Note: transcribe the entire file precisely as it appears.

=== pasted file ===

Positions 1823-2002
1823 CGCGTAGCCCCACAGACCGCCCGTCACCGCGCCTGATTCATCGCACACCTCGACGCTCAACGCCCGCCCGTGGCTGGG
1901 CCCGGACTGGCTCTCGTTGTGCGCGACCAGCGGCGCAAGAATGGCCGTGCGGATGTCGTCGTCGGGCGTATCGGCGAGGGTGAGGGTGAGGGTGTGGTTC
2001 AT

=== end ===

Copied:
Positions 1823-2002
1823 CGCGTAGCCCCACAGACCGCCCGTCACCGCGCCTGATTCATCGCACACCTCGACGCTCAACGCCCGCCCGTGGCTGGG
1901 CCCGGACTGGCTCTCGTTGTGCGCGACCAGCGGCGCAAGAATGGCCGTGCGGATGTCGTCGTCGGGCGTATCGGCGAGGGTGAGGGTGAGGGTGTGGTTC
2001 AT